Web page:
(photo from the US Fish and Wildlife Service archives)
For some unknown reason last night was a fairly decent night for the nocturnal migration of passerine birds along the west coast of Florida. This was especially true for two species of thrushes (Swainson's thrush is shown above). From 9:30 p.m. until 11:30 p.m. last night (after I gave up in disgust while watching the Tampa Bay Rays blow another game) I recorded an average of 1.3 thrushes per minute passing overhead (I counted all call notes passing a single point for 15 minutes then waited 15 minutes and counted again).
By far the most numerous migrating thrush was Swainson's Thrush a common fall migrant (not so much in spring migration) through this part of Florida. Not far behind them in abundance was Gray-cheeked Thrush. Although getting to be late for them I also heard two Wood Thrush and if I wasn't mistaken one unusual call note was probably a Veery. This trifecta of Catharus thrushes was complimented with a nice push of migrant warblers and I was surprised that there were still two Bobolinks in the push south last night.
Despite all of the movement I heard last night there were surprisingly few migrant songbirds around this morning when I was out before dawn looking and listening. In fact among warblers this morning I saw only:
Northern Parula (nests here)
Black-throated Blue Warbler
Pine Warbler (nests here)
Palm Warbler (common winter resident)
The highlight of the morning, however was a Philadelphia Vireo, only the third one I have seen in two years in Sarasota County (wish I could get it for my Manatee County list also!).
But back to all those thrushes.
Swainson's Thrush nests in coniferous forests across Canada and Alaska, and also in suitable habitats along the northern tier of states bordering Canada. One subspecies of Swainson's Thrush nests down the spine of the Rocky Mountains and Sierra Nevada Mountains in the western United States.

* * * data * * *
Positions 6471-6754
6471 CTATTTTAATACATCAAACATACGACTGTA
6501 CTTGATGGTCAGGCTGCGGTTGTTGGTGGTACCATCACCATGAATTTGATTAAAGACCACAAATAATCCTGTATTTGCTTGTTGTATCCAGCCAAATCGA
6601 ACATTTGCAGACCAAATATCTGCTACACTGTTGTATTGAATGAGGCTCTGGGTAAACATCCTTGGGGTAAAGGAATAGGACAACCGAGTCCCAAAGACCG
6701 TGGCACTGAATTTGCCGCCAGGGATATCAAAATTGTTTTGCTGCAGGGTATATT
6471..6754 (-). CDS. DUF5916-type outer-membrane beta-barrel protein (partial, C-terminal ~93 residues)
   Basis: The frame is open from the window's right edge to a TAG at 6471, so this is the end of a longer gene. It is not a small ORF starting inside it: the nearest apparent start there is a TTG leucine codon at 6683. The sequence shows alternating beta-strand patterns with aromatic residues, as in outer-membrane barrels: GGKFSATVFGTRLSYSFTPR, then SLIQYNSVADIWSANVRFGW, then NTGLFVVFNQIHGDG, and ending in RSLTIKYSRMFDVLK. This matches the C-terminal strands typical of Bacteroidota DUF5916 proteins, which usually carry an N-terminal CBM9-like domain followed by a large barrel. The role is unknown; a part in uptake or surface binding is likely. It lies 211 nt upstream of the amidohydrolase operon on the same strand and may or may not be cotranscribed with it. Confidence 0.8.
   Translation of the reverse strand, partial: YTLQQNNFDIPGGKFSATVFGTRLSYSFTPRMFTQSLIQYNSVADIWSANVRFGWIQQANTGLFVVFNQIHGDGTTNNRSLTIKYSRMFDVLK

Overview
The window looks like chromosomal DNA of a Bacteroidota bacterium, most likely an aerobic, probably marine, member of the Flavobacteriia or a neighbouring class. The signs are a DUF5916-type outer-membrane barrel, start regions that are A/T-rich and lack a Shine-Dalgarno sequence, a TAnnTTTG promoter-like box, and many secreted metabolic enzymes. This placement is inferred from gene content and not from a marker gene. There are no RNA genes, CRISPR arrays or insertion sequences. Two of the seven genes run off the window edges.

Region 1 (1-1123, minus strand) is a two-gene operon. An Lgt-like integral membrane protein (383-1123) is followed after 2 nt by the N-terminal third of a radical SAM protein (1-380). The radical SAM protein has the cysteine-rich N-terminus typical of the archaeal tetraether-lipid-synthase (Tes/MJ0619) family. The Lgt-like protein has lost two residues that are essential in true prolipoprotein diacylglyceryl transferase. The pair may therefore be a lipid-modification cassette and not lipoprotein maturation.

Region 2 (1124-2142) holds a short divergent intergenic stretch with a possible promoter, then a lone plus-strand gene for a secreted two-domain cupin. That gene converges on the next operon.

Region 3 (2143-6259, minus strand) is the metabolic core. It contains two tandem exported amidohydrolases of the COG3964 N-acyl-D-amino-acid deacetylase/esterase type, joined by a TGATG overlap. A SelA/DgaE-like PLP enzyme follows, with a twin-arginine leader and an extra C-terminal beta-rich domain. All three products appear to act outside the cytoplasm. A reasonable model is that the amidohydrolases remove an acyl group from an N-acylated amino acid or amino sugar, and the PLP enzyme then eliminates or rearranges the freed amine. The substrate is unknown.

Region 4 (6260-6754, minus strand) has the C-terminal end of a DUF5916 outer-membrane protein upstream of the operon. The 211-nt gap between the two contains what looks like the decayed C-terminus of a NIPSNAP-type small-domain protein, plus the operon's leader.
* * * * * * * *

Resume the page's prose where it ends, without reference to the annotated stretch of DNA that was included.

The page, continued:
More important biologically is the winter range that extends sinuously from southern Mexico south through the spine of the Andes to northernmost Argentina.
Thrushes (except for Bluebirds and American Robins) are generally very secretive birds and seeing one is a real treat. Most of the Swainson's Thrushes I have encountered (other than ones I have caught in a net for banding) have been recorded by its voice, whether its the song or its distinctive call note. You can hear both at this link.
Swainson's Thrush has one of the most haunting, ethereal voices of any North American songbird. The first one I ever identified by voice was in late May 1968 while walking in the forest behind our farm near Rice Lake, Wisconsin. Seven years later in June 1975, my now ex wife and I stood along a road in central Douglas County, Wisconsin listening to one singing from a coniferous forest. Like it was yesterday I remember her saying that its voice was like "tinkling bells that draw you deeper into the forest." A very apt description of its voice.
The biology of migrant Swainson's Thrushes has been a research topic for more than forty years. From this species science has learned a great deal about the physiology of migration. The birds I heard last night were likely flying somewhere between 10 and 30 miles per hour. If you assume that they move at an average of 20 miles per hour and that they migrate from sunset until sunrise, the birds passing over me last night are likely resting and dining on the north coast of Cuba near Havana this morning just 260 straight line miles away from Sarasota.
From Cuba they have a long slog ahead of them to make it to up to 3,400 more miles from Havana to northern Argentina where some of these birds will spend the winter. They will remain there until next March when the migratory urge will overtake them again and they will start the push north. And just like last night when I was listening to these southbound migrants, I will be out on my lanai in early April next spring with my ear cocked toward the sky hoping to hear a rush of thrushes making their way back north.